In addition to delivering memorable portraits of undocumented immigrants residing precariously on Staten Island and in Miami, Cleveland, Flint, and New Haven, Cornejo Villavicencio, now enrolled in the American Studies doctorate program at Yale, shares her own Ecuadorian family story (she came to the U.S. at age 5) and her anger at the exploitation of hardworking immigrants in the U.S. Because the author fully comprehends the perils of undocumented immigrants speaking to journalist, she wisely built trust slowly with her subjects. Her own undocumented status helped the cause, as did her Spanish fluency. Still, she protects those who talked to her by changing their names and other personal information. Consequently, readers must trust implicitly that the author doesn’t invent or embellish. But as she notes, “this book is not a traditional nonfiction book….I took notes by hand during interviews and after the book was finished, I destroyed those notes.” Recounting her travels to the sites where undocumented women, men, and children struggle to live above the poverty line, she reports her findings in compelling, often heart-wrenching vignettes. Cornejo Villavicencio clearly shows how employers often cheat day laborers out of hard-earned wages, and policymakers and law enforcement agents exist primarily to harm rather than assist immigrants who look and speak differently. Often, cruelty arrives not only in economic terms, but also via verbal slurs and even violence. Throughout the narrative, the author explores her own psychological struggles, including her relationships with her parents, who are considered “illegal” in the nation where they have worked hard and tried to become model residents. In some of the most deeply revealing passages, Cornejo Villavicencio chronicles her struggles reconciling her desire to help undocumented children with the knowledge that she does not want "kids of my own." Ultimately, the author’s candor about herself removes worries about the credibility of her stories.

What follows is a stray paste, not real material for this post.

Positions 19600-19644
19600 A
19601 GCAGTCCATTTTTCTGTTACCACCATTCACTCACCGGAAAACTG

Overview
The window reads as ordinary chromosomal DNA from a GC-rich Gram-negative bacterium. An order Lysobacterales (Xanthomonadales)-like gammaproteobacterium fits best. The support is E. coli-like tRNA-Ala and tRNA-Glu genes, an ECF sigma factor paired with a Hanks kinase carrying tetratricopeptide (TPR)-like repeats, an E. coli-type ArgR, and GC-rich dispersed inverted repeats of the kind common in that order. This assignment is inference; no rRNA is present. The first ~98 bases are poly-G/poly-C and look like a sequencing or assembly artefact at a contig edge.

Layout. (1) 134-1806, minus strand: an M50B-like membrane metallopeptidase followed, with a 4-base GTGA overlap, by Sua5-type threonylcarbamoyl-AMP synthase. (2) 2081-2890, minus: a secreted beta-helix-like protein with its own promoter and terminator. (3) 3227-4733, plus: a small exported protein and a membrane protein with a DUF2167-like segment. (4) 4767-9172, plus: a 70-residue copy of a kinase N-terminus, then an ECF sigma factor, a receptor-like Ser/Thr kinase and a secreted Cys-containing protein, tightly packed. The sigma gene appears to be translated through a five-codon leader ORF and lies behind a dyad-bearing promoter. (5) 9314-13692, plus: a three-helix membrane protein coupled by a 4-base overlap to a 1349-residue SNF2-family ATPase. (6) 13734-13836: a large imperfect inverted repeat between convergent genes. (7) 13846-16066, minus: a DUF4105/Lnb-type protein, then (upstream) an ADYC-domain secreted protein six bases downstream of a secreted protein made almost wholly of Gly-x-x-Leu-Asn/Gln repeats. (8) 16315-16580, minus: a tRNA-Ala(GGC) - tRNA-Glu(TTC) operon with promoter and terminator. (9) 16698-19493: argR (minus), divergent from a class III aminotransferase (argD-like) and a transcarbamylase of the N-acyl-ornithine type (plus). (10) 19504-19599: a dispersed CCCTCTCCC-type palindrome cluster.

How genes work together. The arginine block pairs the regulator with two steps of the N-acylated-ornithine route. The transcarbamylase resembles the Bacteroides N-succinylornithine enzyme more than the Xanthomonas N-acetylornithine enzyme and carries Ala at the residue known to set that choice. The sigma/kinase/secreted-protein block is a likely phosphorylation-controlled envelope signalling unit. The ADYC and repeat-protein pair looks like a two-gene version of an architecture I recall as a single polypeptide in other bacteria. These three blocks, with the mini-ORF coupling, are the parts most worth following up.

A welcome addition to the literature on immigration told by an author who understands the issue like few others.

Pub Date: May 19, 2020

ISBN: 978-0-399-59268-3

Page Count: 208

Publisher: One World/Random House

Review Posted Online: Jan. 15, 2020

Kirkus Reviews Issue: Feb. 15, 2020

Did you like this book?

No Comments Yet

The author's youthfulness helps to assure the inevitable comparison with the Anne Frank diary although over and above the...


Elie Wiesel spent his early years in a small Transylvanian town as one of four children. 

He was the only one of the family to survive what Francois Maurois, in his introduction, calls the "human holocaust" of the persecution of the Jews, which began with the restrictions, the singularization of the yellow star, the enclosure within the ghetto, and went on to the mass deportations to the ovens of Auschwitz and Buchenwald. There are unforgettable and horrifying scenes here in this spare and sombre memoir of this experience of the hanging of a child, of his first farewell with his father who leaves him an inheritance of a knife and a spoon, and of his last goodbye at Buchenwald his father's corpse is already cold let alone the long months of survival under unconscionable conditions. 

The author's youthfulness helps to assure the inevitable comparison with the Anne Frank diary although over and above the sphere of suffering shared, and in this case extended to the death march itself, there is no spiritual or emotional legacy here to offset any reader reluctance.

Pub Date: Jan. 16, 2006

ISBN: 0374500010

Page Count: 120

Publisher: Hill & Wang

Review Posted Online: Oct. 7, 2011

Kirkus Reviews Issue: Jan. 15, 2006

Did you like this book?